FedEx Express’ fleet is closing-in quicker than expected on its 2020 fuel usage reduction goal.
FedEx Express vehicle fleet is now 16.6 percent more fuel efficient through FY2011 than it was in 2005; well on its way to reach early the company’s goal to make its vehicle fleet 20-percent more fuel efficient by 2020.
Mitch Jackson, staff vice president of environmental affairs and sustainability, FedEx Corp. declared that “as a result, we are reevaluating our 2020 goal to potentially raise the standard we originally set out to achieve.”
The company’s significant progress is the result of a number of initiatives:
• Upcoming addition of 87 all-electric trucks to its green fleet bringing the all-electric vehicle count to 130.
• Acceleration of its efforts in fuel conservation through the purchase of vehicles with right-sized engines like the Sprinter vans manufactured by Mercedes-Benz. By the end of FY13, FedEx will have more than 11,000 such vehicles in service, more than 35 percent of its U.S. pick-up and delivery fleet. Each Sprinter-type van is about 70 to 100 percent more fuel-efficient than the original truck it replaces.
• Addition of 114 Reach composite-body trucks manufactured from advanced materials by Utilimaster on an Isuzu Motors chassis with an appropriately-sized engine. The lower weight design, along with the engine, is expected to save up to 35 percent in fuel over most conventional walk-in vans.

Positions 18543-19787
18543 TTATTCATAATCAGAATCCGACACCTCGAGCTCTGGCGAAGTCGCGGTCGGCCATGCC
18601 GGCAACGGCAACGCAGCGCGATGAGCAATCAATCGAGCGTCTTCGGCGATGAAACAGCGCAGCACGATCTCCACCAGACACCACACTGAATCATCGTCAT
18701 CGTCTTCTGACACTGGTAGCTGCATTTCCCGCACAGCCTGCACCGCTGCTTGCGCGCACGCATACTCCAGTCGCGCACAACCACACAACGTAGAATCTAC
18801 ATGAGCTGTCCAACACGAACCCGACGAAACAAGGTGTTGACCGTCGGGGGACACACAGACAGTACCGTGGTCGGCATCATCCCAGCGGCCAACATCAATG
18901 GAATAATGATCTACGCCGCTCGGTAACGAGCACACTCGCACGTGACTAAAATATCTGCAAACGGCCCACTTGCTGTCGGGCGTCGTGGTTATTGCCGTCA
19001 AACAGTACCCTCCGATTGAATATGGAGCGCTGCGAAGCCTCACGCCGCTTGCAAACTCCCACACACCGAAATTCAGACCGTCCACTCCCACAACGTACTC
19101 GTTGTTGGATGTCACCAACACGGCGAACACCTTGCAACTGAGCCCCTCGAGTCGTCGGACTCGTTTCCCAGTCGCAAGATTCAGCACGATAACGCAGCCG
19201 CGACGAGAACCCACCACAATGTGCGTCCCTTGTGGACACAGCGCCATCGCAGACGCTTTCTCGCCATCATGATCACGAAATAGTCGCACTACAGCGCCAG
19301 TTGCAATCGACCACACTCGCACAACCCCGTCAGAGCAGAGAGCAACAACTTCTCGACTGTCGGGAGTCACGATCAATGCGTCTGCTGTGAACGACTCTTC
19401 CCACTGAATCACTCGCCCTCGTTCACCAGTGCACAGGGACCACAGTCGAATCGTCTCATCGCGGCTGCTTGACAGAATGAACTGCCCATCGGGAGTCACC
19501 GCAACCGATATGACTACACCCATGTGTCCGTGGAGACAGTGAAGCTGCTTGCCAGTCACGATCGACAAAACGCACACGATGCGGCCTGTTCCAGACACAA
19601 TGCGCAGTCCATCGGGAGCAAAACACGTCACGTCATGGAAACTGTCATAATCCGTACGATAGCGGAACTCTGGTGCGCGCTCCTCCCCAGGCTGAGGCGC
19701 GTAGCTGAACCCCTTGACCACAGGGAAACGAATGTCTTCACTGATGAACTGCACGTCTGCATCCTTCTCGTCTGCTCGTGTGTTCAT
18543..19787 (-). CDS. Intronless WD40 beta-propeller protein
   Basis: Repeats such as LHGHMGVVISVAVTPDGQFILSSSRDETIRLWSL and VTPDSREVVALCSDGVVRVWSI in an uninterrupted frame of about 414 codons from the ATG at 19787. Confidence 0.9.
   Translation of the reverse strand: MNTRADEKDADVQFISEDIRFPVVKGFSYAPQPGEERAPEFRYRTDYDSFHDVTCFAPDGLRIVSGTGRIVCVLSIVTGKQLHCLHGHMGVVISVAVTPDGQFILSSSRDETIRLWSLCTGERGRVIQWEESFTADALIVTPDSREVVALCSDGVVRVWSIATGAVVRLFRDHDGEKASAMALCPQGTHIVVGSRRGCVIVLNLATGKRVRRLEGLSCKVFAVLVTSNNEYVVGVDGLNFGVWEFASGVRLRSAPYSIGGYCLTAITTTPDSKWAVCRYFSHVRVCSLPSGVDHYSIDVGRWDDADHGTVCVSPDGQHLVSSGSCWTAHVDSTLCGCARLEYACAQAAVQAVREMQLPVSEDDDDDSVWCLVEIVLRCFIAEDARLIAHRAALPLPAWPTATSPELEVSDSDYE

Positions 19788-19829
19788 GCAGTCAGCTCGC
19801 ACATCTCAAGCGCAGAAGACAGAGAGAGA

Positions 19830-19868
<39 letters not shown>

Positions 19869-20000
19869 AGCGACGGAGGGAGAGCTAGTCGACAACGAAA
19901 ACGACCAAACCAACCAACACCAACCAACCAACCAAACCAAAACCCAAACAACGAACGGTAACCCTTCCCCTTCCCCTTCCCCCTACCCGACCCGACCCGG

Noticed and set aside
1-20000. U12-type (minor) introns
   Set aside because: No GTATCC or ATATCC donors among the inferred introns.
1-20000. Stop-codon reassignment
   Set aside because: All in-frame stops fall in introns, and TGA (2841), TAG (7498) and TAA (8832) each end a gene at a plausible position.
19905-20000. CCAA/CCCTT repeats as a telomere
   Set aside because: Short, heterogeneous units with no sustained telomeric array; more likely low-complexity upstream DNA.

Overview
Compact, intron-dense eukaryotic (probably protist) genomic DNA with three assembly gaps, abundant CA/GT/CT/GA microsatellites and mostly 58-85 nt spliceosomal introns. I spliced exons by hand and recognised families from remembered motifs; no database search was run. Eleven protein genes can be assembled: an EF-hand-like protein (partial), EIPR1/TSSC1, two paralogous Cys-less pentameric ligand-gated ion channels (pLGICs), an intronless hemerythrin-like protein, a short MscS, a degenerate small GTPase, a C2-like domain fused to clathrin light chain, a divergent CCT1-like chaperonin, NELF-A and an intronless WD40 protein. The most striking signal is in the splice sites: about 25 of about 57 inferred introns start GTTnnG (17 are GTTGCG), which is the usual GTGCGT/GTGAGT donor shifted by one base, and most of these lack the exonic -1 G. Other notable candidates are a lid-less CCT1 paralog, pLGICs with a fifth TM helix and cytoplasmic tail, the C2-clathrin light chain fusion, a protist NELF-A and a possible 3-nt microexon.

• Testing of FedEx Ground hybrid hydraulic parcel delivery vehicles that can reduce fuel usage by 40 percent.
• Testing of six standard delivery vehicles retrofitted with all-electric drivetrains from various suppliers, including AMP, Smith Electric and Freightliner Custom Chassis Corporation.
The electric truck initiative is aimed not only at improving FedEx fleet efficiency, but also in accelerating the development of all-electric trucks that could compete favorably with traditional vehicles for all users. “While we naturally want to improve performance and reduce costs for FedEx, we also want to see all-electric trucks become more affordable and reliable for everyone from your local pizza parlor to other small businesses that deliver,” said Jackson. “This is a strategy for reducing reliance on petroleum-based fuels in a much faster, more inclusive and impactful way.”
The new FedEx all-electric (EV) vehicles are being deployed in the next few months in numerous locations which include California (the San Francisco Bay area, Los Angeles, Orange County, San Diego and the Central Valley); suburban Washington, D.C. (Rockville, M.D.); New York City and several locations in Texas. In Chicago, FedEx is testing electric trucks from several manufacturers head-to-head in daily service to accelerate the development of the vehicles and the EV industry.
Additional all-electric trucks are being prepared for deployment in Asia and Europe, where FedEx Express currently operates all-electric trucks in London and Paris.
Fleet users present an added advantage for all-electric technology, since electric trucks can operate during the day and charge overnight when utilities have spare capacity. FedEx Express is currently working with General Electric and Columbia University on a project in New York City to optimize charging facilities for all-electric trucks.